In between gathering the pieces to assemble the ultimate creation, Igor continues to woo the trapeze artist (now living as a ward to a wealthy businessman) and avoid a fire and brimstone detective (Andrew Scott, Spectre) that believes what Igor and Frankenstein are doing is against God’s will.  There’s the requisite backstory to explain the method behind Frankenstein’s madness and some moral quandaries that are quickly vanquished, it all leads to a rain soaked finale aiming to be electrifying but can’t find a strong current.

As much as Radcliffe tries to distance himself from the boy wizard that made him a household name, I’ve yet to be truly impressed by any of his post-Harry Potter work.   Trapped by an outlandish script by Max Landis (Chronicle) and tonally blunt direction by Paul McGuigan, Radcliffe doesn’t have much to do but peer out from behind his shabby wig, gasp in horror at Frankenstein’s insanity, and make goo-goo eyes at his love.  Brown Findlay has the presence of a rogue dust bunny and Scott simmers with a too-serious biblical rage that leans more toward hysterics than histrionics.

Nothing compares to McAvoy’s unhinged, abysmally over-the-top performance, though, and like it or not you have to give the actor credit for not being afraid to fail.  Possibly recognizing the only way to be memorable in an otherwise dull creature feature is to be more outsized than his muscle bound creation, McAvoy is amped up from frame one and ready to go for the campy gold.  Were the rest of the film less serious in nature, McAvoy’s take might have worked better but here is feels like the actor is out of control.

Technically sound with a good eye for period detail, the money in Victor Frankenstein was clearly spent in the right places like Jany Temime’s (Skyfall) pleasing costumes and Eve Stewart’s (Les Misérables) sumptuous production design. It’s just a shame that all of the funds went to waste in a film with no pulse.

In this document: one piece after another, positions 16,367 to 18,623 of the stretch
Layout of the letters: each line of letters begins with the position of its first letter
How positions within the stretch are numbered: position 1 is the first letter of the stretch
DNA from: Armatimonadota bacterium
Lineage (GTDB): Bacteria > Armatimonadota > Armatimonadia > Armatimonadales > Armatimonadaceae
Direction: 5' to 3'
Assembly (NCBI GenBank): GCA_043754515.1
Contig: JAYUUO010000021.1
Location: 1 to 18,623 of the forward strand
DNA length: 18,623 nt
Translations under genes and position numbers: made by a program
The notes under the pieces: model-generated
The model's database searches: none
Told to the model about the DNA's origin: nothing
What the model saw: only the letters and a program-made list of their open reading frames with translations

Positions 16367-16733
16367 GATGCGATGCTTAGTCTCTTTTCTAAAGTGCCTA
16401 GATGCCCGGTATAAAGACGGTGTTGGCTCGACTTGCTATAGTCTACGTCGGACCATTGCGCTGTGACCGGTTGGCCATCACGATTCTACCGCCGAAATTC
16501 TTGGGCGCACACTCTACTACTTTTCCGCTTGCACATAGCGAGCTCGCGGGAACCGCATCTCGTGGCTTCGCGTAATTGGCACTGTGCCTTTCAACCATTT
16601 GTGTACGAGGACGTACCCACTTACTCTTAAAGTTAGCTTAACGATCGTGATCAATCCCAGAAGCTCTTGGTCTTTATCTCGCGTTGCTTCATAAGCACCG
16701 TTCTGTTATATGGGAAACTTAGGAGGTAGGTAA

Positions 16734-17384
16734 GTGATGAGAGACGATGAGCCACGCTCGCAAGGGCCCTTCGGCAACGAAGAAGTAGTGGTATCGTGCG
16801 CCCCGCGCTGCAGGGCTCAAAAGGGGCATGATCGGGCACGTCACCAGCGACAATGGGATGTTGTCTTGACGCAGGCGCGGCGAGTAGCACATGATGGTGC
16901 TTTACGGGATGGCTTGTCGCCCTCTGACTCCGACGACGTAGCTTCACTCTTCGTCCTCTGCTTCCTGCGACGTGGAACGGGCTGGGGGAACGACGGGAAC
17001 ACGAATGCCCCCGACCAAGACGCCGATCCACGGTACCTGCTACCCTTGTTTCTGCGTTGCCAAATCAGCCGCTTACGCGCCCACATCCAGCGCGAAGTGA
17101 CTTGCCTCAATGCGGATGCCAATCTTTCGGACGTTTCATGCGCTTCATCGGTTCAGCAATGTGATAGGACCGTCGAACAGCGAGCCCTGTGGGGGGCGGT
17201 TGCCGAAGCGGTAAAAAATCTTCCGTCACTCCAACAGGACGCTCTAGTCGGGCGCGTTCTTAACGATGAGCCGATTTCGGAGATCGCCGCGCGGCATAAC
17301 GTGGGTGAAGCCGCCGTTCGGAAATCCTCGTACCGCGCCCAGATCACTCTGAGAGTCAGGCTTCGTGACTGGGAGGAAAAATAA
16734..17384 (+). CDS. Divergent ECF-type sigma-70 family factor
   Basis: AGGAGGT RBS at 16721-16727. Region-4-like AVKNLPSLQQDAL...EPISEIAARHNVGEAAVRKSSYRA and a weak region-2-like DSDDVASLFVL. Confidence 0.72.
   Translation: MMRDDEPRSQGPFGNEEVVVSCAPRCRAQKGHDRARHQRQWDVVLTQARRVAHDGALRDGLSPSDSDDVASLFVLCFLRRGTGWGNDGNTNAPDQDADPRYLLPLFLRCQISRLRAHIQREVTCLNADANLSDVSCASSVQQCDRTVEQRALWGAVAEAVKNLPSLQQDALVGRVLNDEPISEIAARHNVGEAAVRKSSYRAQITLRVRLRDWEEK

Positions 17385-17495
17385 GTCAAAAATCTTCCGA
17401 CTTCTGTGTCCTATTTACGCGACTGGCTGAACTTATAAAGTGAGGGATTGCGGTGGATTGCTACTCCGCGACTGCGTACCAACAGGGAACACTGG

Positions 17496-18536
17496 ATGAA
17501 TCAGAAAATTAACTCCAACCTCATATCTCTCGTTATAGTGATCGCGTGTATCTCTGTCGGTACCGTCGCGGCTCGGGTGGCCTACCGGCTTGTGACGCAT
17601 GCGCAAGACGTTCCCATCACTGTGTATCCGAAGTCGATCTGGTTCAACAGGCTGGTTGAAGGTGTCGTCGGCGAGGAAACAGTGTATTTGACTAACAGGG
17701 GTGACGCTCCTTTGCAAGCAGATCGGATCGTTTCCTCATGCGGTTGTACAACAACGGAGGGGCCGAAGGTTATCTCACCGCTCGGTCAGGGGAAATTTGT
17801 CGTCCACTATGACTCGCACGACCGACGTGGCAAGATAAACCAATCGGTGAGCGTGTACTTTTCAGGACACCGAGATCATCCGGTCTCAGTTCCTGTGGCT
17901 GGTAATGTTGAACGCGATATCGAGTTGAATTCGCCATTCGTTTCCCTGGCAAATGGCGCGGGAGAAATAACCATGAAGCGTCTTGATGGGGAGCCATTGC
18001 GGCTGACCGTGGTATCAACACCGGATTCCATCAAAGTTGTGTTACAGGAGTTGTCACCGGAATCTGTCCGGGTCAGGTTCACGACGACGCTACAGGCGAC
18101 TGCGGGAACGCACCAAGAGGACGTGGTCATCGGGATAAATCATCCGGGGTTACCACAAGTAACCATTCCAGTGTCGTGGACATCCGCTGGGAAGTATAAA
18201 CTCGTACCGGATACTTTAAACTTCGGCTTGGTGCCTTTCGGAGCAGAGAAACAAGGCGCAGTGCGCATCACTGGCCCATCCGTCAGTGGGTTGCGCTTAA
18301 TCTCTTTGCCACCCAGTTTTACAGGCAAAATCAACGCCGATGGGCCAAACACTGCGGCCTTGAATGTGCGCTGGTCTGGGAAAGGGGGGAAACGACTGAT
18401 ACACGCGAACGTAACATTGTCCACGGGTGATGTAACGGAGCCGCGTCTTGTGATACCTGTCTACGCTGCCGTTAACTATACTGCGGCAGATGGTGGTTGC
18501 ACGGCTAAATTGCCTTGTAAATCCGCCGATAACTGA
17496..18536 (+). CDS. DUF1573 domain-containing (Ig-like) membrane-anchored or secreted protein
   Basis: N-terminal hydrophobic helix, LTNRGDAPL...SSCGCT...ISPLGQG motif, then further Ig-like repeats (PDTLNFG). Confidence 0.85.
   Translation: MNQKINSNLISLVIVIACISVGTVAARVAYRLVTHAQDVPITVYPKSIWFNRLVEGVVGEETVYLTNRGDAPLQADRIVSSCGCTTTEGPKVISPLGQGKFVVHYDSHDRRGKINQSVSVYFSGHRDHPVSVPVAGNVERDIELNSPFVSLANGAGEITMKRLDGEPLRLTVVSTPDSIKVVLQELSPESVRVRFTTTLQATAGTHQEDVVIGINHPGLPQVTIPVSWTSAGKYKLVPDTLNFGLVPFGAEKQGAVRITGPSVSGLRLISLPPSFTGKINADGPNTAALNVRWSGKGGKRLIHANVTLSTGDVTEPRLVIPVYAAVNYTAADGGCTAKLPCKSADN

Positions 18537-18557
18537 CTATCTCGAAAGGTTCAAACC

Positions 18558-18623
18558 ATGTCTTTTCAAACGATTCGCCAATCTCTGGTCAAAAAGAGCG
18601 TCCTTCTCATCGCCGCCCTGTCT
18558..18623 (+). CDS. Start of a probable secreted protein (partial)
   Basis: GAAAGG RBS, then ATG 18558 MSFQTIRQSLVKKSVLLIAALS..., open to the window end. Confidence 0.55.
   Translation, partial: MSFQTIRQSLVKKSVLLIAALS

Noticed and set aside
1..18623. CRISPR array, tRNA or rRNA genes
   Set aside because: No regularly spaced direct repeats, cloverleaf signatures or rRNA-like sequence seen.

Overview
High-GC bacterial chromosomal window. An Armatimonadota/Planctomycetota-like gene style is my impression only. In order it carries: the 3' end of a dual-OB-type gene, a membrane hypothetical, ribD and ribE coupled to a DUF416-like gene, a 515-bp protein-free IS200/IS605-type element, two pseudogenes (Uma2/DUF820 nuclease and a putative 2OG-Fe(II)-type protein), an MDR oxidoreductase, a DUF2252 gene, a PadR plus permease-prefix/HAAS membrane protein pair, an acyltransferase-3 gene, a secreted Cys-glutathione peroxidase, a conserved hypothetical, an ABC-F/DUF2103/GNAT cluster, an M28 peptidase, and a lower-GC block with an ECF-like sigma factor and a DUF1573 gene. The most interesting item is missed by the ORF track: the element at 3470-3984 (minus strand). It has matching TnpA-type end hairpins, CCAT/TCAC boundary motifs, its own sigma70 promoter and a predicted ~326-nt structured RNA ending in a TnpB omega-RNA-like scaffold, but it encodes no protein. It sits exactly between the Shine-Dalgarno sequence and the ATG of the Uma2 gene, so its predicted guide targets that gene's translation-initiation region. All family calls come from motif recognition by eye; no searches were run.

The Silver Bullet ~ Victor Frankenstein

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Synopsis: Told from Igor’s perspective, we see the troubled young assistant’s dark origins, his redemptive friendship with the young medical student Viktor Von Frankenstein, and become eyewitnesses to the emergence of how Frankenstein became the man – and the legend – we know today.

Release Date: November 25, 2015

Thoughts:  Did we learn nothing from Van Helsing, the campy 2004 disaster that almost ended Hugh Jackman’s burgeoning career as a stand-alone action star? Apparently not, because the makers of Victor Frankenstein seem to think that all Mary Shelley’s tale needed was a few wisecracks and a healthy dose of Sherlock Holmes-ian production design to create a new take on the oft-told classic. James McAvoy (Trance) and Daniel Radcliffe (What If) are appealing actors but first impressions from this trailer find them resting on their laurels, with Radcliffe doing his best turn-of-the-century Harry Potter. I love a good monster tale, don’t get me wrong, but this looks pretty cornball.

 

The Silver Bullet ~ Spectre

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Synopsis: A cryptic message from Bond’s past sends him on a trail to uncover a sinister organization. While M battles political forces to keep the secret service alive, Bond peels back the layers of deceit to reveal the terrible truth behind SPECTRE

Release Date: November 6, 2015

Thoughts: First things first…if you haven’t seen 2012’s Skyfall yet I’d suggest not watching this teaser for the next installment in the James Bond franchise. Not that it gives a lot away, but I found more than a few references to the previous film that may spoil a few of the more intriguing wrinkles the 23rd 007 introduced. For Bond’s 24th outing, director Sam Mendes and star Daniel Craig (Casino Royale) are hoping to capture that same lightning in a bottle that made Skyfall so very, very entertaining. From the looks of it, they’re headed down a similar path to success…because this is a wonderful tease at what audiences can expect come November. As a huge Bond fan (check out Bond-ed for Life), I’m anxiously awaiting this one.

The Silver Bullet ~ Pride

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Synopsis: UK gay and lesbian activists work to help miners during their lengthy strike of the National Union of Mineworkers in the summer of 1984

Release Date: September 19, 2014

Thoughts: Ever since The Full Monty, working class comedies from the UK have been making their way over to our shores to varying degrees of success. All are pleasing, no doubt but some are lighter than air and ultimately pretty inconsequential. I’m thinking Pride will fall squarely in the middle of the road and am hoping that it hasn’t revealed all of its laughs in the arguably entertaining trailer. With an ace cast like Bill Nighy (About Time) and Imedla Staunton (Maleficent) leading a colorful looking ensemble, if Pride plays its cards right it could join the long list of UK indie sleeper hits.